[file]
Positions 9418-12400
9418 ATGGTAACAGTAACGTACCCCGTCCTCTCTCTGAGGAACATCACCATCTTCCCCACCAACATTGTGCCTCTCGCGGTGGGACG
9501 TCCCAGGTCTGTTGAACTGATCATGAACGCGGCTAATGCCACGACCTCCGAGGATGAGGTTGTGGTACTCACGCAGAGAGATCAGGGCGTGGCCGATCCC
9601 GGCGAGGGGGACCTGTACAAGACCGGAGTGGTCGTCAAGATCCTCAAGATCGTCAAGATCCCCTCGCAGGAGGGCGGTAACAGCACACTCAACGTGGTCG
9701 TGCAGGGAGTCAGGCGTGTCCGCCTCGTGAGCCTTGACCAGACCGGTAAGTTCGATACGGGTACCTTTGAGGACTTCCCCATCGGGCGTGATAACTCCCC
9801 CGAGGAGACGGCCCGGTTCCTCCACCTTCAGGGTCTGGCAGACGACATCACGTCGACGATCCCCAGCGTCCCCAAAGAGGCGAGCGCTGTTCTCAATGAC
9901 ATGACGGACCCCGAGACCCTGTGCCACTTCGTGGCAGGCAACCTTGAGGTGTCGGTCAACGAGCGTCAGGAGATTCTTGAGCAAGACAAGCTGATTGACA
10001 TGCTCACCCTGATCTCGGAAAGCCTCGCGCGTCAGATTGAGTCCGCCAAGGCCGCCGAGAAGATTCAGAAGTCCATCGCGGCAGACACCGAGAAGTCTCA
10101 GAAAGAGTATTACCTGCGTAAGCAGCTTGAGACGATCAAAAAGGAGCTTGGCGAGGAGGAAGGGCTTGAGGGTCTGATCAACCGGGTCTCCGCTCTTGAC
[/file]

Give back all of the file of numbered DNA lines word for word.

Positions 9418-12400
9418 ATGGTAACAGTAACGTACCCCGTCCTCTCTCTGAGGAACATCACCATCTTCCCCACCAACATTGTGCCTCTCGCGGTGGGACG
9501 TCCCAGGTCTGTTGAACTGATCATGAACGCGGCTAATGCCACGACCTCCGAGGATGAGGTTGTGGTACTCACGCAGAGAGATCAGGGCGTGGCCGATCCC
9601 GGCGAGGGGGACCTGTACAAGACCGGAGTGGTCGTCAAGATCCTCAAGATCGTCAAGATCCCCTCGCAGGAGGGCGGTAACAGCACACTCAACGTGGTCG
9701 TGCAGGGAGTCAGGCGTGTCCGCCTCGTGAGCCTTGACCAGACCGGTAAGTTCGATACGGGTACCTTTGAGGACTTCCCCATCGGGCGTGATAACTCCCC
9801 CGAGGAGACGGCCCGGTTCCTCCACCTTCAGGGTCTGGCAGACGACATCACGTCGACGATCCCCAGCGTCCCCAAAGAGGCGAGCGCTGTTCTCAATGAC
9901 ATGACGGACCCCGAGACCCTGTGCCACTTCGTGGCAGGCAACCTTGAGGTGTCGGTCAACGAGCGTCAGGAGATTCTTGAGCAAGACAAGCTGATTGACA
10001 TGCTCACCCTGATCTCGGAAAGCCTCGCGCGTCAGATTGAGTCCGCCAAGGCCGCCGAGAAGATTCAGAAGTCCATCGCGGCAGACACCGAGAAGTCTCA
10101 GAAAGAGTATTACCTGCGTAAGCAGCTTGAGACGATCAAAAAGGAGCTTGGCGAGGAGGAAGGGCTTGAGGGTCTGATCAACCGGGTCTCCGCTCTTGAC